Obama and Congress: At the Crossroads of Immigration Reform
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Despite all this, debate on the bill is expected to begin in the Senate, where Senate Majority Leader Harry Reid (D-NV) -- who faces a tough reelection battle in 2010 -- will make sure the issue is on the legislative calendar.
Schumer, an astute politician who understands that winning elections requires showing results, expects to introduce a bill in January.
Karl Rove, a key advisor to George W. Bush, wanted to solidify Bush’s support among Latinos after the 2004 elections by passing immigration reform, but the anti-immigrant wing of his party prevailed. Schumer and others want to solidify and increase Latino support for Obama and the Democrats, and they understand that fulfilling their promise of reform is one way of accomplishing this.
A total of 34 Senate seats will be in play in the November 2010 elections.
The House of Representatives
In the House of Representatives, Rep. Gutierrez is the standard-bearer for immigration reform, but the bill was officially introduced on Tuesday by his Democratic colleague, Solomón Ortiz. The liberal bill was introduced to put pressure on Congress and the White House, and to ensure a seat at the table for its supporters during negotiations over the final bill.
Now as in 2007, Nancy Pelosi, Speaker of the House, has reiterated that while she supports the elusive prospect of reform, the Senate must act first.
But the House of Representatives is itself a complex organism representing various tendencies, particularly among Speaker Pelosi’s own House Democrats.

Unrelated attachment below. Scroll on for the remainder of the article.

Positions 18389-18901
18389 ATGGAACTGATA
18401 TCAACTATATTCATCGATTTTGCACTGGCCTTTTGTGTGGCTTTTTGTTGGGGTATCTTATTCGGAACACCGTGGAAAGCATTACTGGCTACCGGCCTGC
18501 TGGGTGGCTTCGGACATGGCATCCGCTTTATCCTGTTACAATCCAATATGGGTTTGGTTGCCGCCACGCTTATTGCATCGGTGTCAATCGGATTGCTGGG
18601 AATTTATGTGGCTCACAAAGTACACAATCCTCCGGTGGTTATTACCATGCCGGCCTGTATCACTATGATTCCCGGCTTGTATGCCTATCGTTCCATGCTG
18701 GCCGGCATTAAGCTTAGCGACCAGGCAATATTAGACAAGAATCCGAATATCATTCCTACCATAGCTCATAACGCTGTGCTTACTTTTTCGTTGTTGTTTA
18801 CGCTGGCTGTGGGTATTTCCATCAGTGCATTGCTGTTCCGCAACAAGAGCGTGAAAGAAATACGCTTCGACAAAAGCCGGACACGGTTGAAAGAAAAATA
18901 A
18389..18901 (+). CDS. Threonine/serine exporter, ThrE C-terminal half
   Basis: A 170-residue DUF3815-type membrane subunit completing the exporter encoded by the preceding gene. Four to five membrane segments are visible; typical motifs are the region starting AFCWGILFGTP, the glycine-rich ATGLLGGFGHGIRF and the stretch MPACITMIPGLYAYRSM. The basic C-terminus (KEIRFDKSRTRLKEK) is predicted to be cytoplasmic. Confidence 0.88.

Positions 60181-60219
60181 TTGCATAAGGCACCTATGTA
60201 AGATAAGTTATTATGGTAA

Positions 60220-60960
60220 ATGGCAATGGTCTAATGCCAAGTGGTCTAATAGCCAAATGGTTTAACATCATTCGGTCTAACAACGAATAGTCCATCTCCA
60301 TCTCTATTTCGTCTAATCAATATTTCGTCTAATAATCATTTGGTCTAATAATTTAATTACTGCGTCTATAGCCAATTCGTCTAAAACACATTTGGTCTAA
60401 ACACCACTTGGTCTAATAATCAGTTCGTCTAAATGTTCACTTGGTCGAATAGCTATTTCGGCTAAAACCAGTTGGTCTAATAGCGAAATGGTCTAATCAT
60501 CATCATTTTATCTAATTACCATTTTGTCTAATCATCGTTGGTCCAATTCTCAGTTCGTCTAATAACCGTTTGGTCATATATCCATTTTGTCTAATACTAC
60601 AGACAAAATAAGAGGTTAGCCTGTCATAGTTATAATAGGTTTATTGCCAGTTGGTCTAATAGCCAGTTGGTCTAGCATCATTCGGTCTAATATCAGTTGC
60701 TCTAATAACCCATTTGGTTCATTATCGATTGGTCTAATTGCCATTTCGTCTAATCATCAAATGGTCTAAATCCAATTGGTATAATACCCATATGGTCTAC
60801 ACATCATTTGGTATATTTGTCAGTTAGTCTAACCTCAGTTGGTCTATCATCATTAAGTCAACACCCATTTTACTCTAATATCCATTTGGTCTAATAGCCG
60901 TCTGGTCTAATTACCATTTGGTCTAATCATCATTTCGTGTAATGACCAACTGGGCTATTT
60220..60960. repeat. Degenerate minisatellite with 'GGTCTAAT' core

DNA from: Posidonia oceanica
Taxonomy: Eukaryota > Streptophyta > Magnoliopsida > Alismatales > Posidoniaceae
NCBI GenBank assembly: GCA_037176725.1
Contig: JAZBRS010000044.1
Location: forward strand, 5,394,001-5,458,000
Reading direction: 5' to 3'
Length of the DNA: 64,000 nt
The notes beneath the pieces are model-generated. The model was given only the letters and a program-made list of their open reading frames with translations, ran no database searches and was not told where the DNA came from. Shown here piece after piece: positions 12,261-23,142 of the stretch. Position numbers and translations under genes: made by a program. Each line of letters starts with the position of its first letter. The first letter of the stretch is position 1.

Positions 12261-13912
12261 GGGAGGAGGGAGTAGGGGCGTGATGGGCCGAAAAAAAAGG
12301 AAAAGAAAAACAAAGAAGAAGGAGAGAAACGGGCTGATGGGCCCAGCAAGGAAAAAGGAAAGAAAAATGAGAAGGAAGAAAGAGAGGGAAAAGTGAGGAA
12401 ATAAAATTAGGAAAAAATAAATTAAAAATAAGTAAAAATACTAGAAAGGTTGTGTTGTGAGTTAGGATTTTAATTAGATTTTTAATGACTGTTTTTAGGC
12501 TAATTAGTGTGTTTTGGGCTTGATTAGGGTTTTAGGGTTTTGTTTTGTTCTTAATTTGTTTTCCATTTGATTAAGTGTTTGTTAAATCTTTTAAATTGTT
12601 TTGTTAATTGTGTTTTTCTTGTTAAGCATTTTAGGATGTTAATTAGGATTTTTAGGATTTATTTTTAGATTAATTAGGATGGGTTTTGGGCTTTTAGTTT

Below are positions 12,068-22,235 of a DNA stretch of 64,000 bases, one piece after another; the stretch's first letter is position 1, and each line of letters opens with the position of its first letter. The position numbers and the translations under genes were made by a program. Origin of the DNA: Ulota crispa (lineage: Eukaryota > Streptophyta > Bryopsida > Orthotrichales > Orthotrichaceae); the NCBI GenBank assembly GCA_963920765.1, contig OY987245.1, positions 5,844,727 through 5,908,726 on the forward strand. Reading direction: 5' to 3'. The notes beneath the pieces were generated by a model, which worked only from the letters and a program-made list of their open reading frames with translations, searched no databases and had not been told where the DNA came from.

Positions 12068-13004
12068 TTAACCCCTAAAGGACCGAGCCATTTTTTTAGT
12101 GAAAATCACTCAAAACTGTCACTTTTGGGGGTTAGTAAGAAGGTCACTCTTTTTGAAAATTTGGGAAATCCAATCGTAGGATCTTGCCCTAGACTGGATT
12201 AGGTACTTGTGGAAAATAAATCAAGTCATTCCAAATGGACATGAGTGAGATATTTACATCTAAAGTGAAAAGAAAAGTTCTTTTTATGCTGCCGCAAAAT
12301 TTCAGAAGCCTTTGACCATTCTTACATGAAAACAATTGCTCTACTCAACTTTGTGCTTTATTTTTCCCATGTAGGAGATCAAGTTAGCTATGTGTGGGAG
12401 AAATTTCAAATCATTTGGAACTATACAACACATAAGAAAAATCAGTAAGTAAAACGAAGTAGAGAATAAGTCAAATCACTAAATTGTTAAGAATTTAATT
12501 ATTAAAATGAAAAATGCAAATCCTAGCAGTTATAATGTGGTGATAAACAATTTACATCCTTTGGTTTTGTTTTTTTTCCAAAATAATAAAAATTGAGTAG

The anti-immigrant faction can count on the votes of the 93 members of the Immigration Reform Caucus (IRC), founded by Republican ex-Congressman Tom Tancredo, which counts six Democrats among its ranks.
Among the 52 members of the Blue Dog Caucus -- conservative Democrats -- in the House, 26 have supported measures against undocumented immigrants.
The pro-immigrant faction could include the membership of Congressional Hispanic Caucus (CHC) and the Congressional Asian Pacific American Caucus (CAPAC). Immigration reform could also gain the support of a majority of the Congressional Progressive Caucus (CPC) and Congressional Black Caucus (CBC).
In November 2010, however, all 435 members of the House will face re-election. For Democratic congressmen, the straightforward choice will be to back their promises or fail the Hispanic voters who voted in record numbers in 2008 -- including some who voted for Democrats with the expectation that they would make comprehensive immigration reform a reality.
Rafael Prieto Zartha collaborated on this article.